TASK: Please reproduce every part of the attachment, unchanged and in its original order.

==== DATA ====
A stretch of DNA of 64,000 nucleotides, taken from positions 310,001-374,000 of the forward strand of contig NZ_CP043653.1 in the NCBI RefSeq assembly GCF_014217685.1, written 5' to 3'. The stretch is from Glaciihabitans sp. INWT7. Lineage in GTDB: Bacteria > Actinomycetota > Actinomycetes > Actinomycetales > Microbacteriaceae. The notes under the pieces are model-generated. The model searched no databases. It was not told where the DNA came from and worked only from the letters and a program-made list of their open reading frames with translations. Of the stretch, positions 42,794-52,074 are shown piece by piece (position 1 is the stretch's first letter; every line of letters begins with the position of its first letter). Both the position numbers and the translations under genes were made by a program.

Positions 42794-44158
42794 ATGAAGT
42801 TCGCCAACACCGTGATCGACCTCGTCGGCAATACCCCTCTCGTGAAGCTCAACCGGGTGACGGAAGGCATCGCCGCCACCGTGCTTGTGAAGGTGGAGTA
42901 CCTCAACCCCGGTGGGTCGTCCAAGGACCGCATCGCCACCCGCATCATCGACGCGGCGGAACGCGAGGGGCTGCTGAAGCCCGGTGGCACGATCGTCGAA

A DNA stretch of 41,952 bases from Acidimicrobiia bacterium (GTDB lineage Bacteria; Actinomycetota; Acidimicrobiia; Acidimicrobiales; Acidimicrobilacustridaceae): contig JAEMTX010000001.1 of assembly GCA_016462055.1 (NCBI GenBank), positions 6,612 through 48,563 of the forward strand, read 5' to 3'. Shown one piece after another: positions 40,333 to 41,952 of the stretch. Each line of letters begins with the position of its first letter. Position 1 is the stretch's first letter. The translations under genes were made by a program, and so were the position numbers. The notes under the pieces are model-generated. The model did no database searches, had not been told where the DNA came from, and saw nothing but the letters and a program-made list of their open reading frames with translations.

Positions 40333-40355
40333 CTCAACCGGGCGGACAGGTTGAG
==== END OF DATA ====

A stretch of DNA of 64,000 nucleotides, taken from positions 310,001-374,000 of the forward strand of contig NZ_CP043653.1 in the NCBI RefSeq assembly GCF_014217685.1, written 5' to 3'. The stretch is from Glaciihabitans sp. INWT7. Lineage in GTDB: Bacteria > Actinomycetota > Actinomycetes > Actinomycetales > Microbacteriaceae. The notes under the pieces are model-generated. The model searched no databases. It was not told where the DNA came from and worked only from the letters and a program-made list of their open reading frames with translations. Of the stretch, positions 42,794-52,074 are shown piece by piece (position 1 is the stretch's first letter; every line of letters begins with the position of its first letter). Both the position numbers and the translations under genes were made by a program.

Positions 42794-44158
42794 ATGAAGT
42801 TCGCCAACACCGTGATCGACCTCGTCGGCAATACCCCTCTCGTGAAGCTCAACCGGGTGACGGAAGGCATCGCCGCCACCGTGCTTGTGAAGGTGGAGTA
42901 CCTCAACCCCGGTGGGTCGTCCAAGGACCGCATCGCCACCCGCATCATCGACGCGGCGGAACGCGAGGGGCTGCTGAAGCCCGGTGGCACGATCGTCGAA

A DNA stretch of 41,952 bases from Acidimicrobiia bacterium (GTDB lineage Bacteria; Actinomycetota; Acidimicrobiia; Acidimicrobiales; Acidimicrobilacustridaceae): contig JAEMTX010000001.1 of assembly GCA_016462055.1 (NCBI GenBank), positions 6,612 through 48,563 of the forward strand, read 5' to 3'. Shown one piece after another: positions 40,333 to 41,952 of the stretch. Each line of letters begins with the position of its first letter. Position 1 is the stretch's first letter. The translations under genes were made by a program, and so were the position numbers. The notes under the pieces are model-generated. The model did no database searches, had not been told where the DNA came from, and saw nothing but the letters and a program-made list of their open reading frames with translations.

Positions 40333-40355
40333 CTCAACCGGGCGGACAGGTTGAG